How does one prepare to be a mother? Read books? Ask questions? Babysit? Work at a daycare center? Take a course?
You can do all these things and get some head knowledge on the subject. However, nothing truly prepares you for the wide range of emotions you’ll experience as a mother. It’s more thrilling than any rollercoaster. More unpredictable than any mystery novel. And, more rewarding than receiving a long awaited award.
And even with these words, I inadequately express the experience of motherhood. Add to the mix, I am a special needs mother. This is the only world of motherhood I know. How different is my experience from the non-special needs mother? To be honest, I don’t really know. I get glimpses here and there but I will let you be the judge.
Here are a few emotions which define my world of motherhood. I trust you’ll be able to relate to these definitions and the emotions they express.
One definition I read describes anxiety as a feeling of unease. I would agree. My unease is based on past experience. Having a special needs son amplifies this state of being.
A sneeze…could it be a cold? A cold could turn into an all nighter being ready to administer a saline treatment, suctioning and if need be, turning on the ventilator.
A rash…could it be a serious reaction? This is how we found out Samuel is allergic to peanuts. We ended up in the ER. Thankfully, we were released in hours due to some strong Benadryl.
My mommy senses are always on alert, keeping close watch on this miracle I’ve been blessed with. I imagine most mommies are equally cautious when it comes to their little ones.
Do not be anxious about anything, but in every situation, by prayer and petition, with thanksgiving, present your requests to God. Philippians 4:6 NIV
Anxiety peppers my motherhood experience.
Joy is defined as a feeling of great pleasure. Hearing my son laugh gives me great joy. I laugh along with this sweet sound my son so freely gives. His giggle fits are especially enjoyable. When Samuel was three years old, he broke out in giggles, squeals and laughter like never before.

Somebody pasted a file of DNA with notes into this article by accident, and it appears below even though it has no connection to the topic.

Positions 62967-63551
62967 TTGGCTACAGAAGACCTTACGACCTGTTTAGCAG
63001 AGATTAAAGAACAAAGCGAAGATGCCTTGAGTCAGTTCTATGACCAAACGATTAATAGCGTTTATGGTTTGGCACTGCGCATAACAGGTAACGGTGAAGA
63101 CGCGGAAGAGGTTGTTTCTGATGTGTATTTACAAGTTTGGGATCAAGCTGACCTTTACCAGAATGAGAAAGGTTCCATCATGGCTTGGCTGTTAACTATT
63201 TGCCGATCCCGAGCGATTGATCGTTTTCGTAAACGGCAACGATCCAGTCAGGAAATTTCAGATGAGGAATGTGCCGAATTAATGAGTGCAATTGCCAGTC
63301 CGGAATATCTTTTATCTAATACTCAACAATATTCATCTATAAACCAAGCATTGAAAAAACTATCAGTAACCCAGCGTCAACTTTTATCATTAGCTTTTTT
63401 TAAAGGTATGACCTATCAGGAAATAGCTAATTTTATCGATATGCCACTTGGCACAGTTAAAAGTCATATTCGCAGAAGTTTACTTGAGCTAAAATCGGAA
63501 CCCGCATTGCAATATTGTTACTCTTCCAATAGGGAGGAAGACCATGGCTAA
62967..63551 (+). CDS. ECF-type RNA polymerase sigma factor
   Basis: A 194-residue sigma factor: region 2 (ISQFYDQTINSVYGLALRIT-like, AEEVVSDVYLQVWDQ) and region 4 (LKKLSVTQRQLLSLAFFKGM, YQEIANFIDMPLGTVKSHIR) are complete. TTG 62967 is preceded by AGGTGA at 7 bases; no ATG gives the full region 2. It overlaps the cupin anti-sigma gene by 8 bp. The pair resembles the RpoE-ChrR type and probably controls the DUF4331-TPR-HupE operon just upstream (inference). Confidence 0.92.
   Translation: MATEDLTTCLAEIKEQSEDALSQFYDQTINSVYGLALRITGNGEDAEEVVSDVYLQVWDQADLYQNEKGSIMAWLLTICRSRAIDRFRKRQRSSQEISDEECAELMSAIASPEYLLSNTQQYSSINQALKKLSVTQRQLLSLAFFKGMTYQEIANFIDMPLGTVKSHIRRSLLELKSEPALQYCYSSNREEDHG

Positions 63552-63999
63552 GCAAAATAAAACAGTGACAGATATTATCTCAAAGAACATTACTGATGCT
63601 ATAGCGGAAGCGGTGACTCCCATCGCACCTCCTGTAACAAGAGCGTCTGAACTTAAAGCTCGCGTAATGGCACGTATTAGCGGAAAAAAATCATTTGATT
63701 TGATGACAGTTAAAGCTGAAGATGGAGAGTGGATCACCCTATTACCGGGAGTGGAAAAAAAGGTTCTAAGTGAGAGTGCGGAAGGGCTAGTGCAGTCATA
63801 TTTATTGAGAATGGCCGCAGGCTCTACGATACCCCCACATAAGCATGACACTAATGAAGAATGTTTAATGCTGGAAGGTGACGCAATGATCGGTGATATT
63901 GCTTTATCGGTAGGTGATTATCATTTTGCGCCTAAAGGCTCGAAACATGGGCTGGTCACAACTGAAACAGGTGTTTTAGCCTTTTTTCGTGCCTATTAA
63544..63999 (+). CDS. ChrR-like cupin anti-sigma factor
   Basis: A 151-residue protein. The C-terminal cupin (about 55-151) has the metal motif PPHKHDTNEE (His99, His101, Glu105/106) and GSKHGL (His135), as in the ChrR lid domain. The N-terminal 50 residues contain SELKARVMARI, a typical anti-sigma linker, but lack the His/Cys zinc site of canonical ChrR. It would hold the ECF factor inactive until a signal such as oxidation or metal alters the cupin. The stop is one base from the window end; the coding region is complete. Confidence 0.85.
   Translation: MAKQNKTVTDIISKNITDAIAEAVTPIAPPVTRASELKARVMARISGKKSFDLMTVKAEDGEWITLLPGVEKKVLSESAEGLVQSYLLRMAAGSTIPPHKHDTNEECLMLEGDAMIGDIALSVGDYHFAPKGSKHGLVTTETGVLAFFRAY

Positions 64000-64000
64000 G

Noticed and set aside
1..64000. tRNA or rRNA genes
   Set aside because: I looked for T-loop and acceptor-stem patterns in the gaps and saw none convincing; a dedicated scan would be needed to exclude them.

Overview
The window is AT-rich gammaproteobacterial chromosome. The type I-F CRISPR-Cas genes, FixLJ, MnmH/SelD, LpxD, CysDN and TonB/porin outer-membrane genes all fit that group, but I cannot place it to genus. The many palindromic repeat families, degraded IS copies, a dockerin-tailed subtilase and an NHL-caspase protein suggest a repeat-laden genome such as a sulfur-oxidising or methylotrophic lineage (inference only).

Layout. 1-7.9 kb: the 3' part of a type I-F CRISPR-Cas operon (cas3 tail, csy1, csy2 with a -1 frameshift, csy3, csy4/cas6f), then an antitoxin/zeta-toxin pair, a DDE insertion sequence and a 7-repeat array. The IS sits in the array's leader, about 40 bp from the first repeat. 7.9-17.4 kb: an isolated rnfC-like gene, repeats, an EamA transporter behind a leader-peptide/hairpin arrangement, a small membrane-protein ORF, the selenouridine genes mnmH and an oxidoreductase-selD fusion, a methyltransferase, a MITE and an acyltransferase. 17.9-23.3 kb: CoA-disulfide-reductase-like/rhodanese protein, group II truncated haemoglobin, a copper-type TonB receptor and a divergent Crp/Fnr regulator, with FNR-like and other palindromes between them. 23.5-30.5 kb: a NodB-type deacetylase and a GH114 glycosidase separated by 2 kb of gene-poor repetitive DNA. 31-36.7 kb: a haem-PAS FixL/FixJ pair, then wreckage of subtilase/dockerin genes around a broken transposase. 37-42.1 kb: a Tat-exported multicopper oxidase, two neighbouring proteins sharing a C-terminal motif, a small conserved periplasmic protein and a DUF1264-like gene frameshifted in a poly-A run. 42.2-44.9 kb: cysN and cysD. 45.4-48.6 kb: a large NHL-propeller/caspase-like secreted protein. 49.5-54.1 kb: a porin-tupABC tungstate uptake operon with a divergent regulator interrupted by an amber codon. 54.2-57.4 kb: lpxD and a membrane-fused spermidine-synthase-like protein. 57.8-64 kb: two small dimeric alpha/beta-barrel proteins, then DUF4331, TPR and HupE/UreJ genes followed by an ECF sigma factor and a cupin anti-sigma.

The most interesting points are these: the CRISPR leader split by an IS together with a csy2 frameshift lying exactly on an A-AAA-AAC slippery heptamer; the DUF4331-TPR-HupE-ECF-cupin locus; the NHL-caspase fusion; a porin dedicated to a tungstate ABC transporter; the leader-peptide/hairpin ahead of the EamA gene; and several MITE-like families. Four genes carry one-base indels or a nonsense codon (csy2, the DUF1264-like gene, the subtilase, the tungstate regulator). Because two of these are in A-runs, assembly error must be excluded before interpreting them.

We rushed to capture this precious moment on video. Knowing my son has been given a dire diagnosis, we wanted to share this joy to show these dear children offer one of the greatest gifts: joy.
So, we posted it on YouTube. Complimenting my coaxing and Samuel’s giggles is the sound of the ventilator in the background. You can see a hint of his g-tube (feeding tube) and the hoses which connect to the ventilator. But what stands out is his laugh of pure joy. Oh, so sweet. In this case, joy is contagious.
But the fruit of the spirit is…joy. Galatians 5:22 NIV
Joy defines my motherhood.
This word is defined as “allowing one’s mind to dwell on difficulty or troubles.” I like this definition because of the word “allowing.” I can worry but allowing myself to stay worried is a trick I’d like to learn. And learn well.
But, let’s be honest. Many mothers worry about their children. It must be a gene we’re born with. I remember taking my trach dependent child to one of the most famous sites in North America, Niagara Falls.
We took Samuel for a stroll by this famous waterfall. The breeze was brisk one moment and calm the next. I kept pulling Samuel’s blue knit cap on and off to match the cold burst which would come. I was worried he’d catch a cold. My husband, watching this whole scene asked, “Is he too hot or too cold.” Overwhelmed by my surroundings and worrying about my son, I answered exacerbated, “I don’t know.”
My husband cocked his head and laughed aloud. Worry did a good job on me that day and I can laugh about it now.
This emotion increases my wrinkles and threatens to obliterate the joy of my motherhood experience.
Can anyone of you by worrying add a single hour to your life? Matthew 6:27 (NIV)
Worry is a part of my motherhood experience I try to keep in check.
Defined as “feeling or showing an appreciation of kindness; thankful.” You don’t need a holiday like Thanksgiving to be grateful. I am so thankful to touch my son’s soft skin. To hug him close as he lays his head on my shoulder. To see those beautiful big eyes peer into mine, so trusting and full of love.
I’m grateful that the predictions of my son’s diagnosis didn’t turn out the way the textbooks described. Though Thanatophoric means “death bringing”, God had other plans. His survival at ten years old has exceeded all expectations. I’m the mother of a miracle. And for that, I am grateful.
Give thanks in all circumstances; for this is God’s will for you in Christ Jesus. 1 Thessalonians 5:18 NIV
Do these emotions resonate with you as a mother? Would you agree, whether a special needs mother or as a non-special needs mother, we experience these emotions in varying degrees? What emotion would you add to this list? Comment below to share. I read every one.
Written By: Evelyn Mann
Author, WIP, A Miracle In My Living Room